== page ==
Calls for a special congressional committee to work out a comprehensive deficit reduction deal increased Wednesday, with a group of fiscally conservative House Democrats sending the panel a letter encouraging its members to "go big."
In 2005, I published a book called "The Power of the People." In it, I made the simple argument that, contrary to the opinion of a growing number of political pundits, members of Congress are still -- as they have always been -- responsive to their constituents.
As lawmakers and the White House squabbled over the 2011 budget, dozens of prominent economists, former government officials and business leaders pressed them on Thursday to get serious about forging a long-term fix for the country's unsustainable debt.
Last week, there was talk on Capitol Hill of raising the legal limit on how much debt the U.S. Treasury could have on the books by as much as $1.9 trillion. This week, the tune has changed considerably.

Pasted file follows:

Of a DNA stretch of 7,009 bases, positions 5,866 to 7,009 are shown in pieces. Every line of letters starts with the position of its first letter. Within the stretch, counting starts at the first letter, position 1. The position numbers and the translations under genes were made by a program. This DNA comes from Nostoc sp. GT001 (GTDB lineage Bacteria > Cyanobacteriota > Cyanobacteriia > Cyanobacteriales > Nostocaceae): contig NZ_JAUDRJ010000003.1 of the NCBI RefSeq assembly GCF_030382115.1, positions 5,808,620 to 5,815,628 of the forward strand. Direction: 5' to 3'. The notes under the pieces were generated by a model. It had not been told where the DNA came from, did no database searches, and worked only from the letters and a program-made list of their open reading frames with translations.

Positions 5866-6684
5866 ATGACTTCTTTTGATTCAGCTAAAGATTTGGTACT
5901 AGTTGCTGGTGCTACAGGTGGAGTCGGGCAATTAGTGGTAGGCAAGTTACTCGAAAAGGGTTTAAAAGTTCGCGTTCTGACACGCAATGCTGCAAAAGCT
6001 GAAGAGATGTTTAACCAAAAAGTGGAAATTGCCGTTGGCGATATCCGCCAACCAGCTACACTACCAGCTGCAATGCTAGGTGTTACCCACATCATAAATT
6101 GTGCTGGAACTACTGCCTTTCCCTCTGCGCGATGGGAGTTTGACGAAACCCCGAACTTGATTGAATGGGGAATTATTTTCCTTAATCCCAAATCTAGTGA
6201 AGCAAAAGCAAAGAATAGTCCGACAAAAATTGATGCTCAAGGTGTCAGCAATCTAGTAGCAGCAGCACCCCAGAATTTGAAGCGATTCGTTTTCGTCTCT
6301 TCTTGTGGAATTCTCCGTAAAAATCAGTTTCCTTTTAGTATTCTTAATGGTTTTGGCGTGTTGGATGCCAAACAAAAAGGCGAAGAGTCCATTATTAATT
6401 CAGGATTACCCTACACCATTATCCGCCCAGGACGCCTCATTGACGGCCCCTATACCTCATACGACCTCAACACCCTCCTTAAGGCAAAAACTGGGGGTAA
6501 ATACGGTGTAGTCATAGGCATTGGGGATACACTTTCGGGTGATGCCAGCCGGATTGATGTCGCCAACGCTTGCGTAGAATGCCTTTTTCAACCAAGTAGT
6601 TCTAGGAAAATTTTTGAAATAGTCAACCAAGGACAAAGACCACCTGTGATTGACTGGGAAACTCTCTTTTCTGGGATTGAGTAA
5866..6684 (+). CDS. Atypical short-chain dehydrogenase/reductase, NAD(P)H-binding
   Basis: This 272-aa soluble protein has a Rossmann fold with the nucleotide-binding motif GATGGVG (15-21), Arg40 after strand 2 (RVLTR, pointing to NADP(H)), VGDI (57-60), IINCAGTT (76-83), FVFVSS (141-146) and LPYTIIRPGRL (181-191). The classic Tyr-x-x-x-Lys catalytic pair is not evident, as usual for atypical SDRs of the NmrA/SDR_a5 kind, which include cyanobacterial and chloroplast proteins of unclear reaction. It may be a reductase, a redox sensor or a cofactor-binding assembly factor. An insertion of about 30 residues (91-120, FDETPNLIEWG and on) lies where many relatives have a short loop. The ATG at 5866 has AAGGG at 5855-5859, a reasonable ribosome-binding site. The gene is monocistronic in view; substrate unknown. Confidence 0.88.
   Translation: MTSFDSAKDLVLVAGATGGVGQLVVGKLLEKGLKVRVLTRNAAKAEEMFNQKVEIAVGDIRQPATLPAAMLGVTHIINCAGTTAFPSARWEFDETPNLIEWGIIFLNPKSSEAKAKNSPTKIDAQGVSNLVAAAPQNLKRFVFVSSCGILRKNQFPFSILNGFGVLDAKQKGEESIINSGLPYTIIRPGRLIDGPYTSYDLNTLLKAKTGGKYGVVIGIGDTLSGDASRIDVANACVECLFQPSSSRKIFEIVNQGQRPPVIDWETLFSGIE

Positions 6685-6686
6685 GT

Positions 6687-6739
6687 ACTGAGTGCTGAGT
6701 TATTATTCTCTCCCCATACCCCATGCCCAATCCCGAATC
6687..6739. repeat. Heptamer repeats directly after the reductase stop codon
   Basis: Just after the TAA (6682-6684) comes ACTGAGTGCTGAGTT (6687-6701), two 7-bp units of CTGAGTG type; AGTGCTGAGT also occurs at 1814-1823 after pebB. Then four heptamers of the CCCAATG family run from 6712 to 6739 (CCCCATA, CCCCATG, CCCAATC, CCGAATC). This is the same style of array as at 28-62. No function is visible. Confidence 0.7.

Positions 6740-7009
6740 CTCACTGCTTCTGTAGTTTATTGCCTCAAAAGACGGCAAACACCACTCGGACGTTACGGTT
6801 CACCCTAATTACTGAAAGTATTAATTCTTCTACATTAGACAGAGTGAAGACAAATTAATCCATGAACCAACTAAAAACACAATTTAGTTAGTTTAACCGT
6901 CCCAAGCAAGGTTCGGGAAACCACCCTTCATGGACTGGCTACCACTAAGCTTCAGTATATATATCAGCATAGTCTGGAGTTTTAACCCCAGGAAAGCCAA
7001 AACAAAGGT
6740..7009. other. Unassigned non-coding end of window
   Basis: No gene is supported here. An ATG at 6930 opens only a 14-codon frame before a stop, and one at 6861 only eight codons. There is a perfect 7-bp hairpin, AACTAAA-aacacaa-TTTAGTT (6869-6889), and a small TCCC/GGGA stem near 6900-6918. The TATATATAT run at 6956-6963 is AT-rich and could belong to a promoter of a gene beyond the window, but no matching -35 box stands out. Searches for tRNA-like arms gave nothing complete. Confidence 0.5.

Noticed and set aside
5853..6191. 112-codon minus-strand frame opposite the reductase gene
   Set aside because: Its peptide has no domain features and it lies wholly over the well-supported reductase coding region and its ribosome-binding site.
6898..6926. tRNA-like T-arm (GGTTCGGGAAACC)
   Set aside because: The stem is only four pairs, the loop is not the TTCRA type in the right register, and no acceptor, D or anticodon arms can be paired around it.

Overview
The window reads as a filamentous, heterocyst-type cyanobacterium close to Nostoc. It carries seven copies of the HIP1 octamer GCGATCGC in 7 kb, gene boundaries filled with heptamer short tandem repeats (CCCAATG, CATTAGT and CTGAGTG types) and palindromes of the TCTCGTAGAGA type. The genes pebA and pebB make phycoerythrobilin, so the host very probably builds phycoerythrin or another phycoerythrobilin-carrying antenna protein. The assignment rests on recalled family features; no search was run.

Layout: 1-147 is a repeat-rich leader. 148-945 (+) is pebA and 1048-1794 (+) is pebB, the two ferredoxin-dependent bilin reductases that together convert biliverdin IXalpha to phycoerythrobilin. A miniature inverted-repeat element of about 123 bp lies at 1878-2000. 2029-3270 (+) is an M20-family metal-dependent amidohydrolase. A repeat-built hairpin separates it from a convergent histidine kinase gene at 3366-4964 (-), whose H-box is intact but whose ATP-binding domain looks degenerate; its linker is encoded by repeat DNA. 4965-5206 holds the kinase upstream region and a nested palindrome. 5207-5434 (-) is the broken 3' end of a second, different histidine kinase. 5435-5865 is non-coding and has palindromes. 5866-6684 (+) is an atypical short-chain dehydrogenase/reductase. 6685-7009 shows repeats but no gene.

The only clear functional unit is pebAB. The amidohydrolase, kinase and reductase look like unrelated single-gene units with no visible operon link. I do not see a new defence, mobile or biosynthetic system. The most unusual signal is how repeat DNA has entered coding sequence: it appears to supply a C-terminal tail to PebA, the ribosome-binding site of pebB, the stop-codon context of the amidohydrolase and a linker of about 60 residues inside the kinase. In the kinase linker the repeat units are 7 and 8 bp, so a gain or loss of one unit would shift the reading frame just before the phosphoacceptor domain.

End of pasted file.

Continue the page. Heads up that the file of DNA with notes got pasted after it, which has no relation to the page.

Democratic members of Congress, party strategists, and even President Obama have tried their best to portray Republicans as obstructionists to health care reform, and want us to believe that if the effort fails, it's all because of the GOP.
Gwen Wotring is a small-business owner in this tiny Northwest Idaho timber town, a proud Democrat who says her British parents taught her "socialized government is not the bad thing that everybody reports it to be."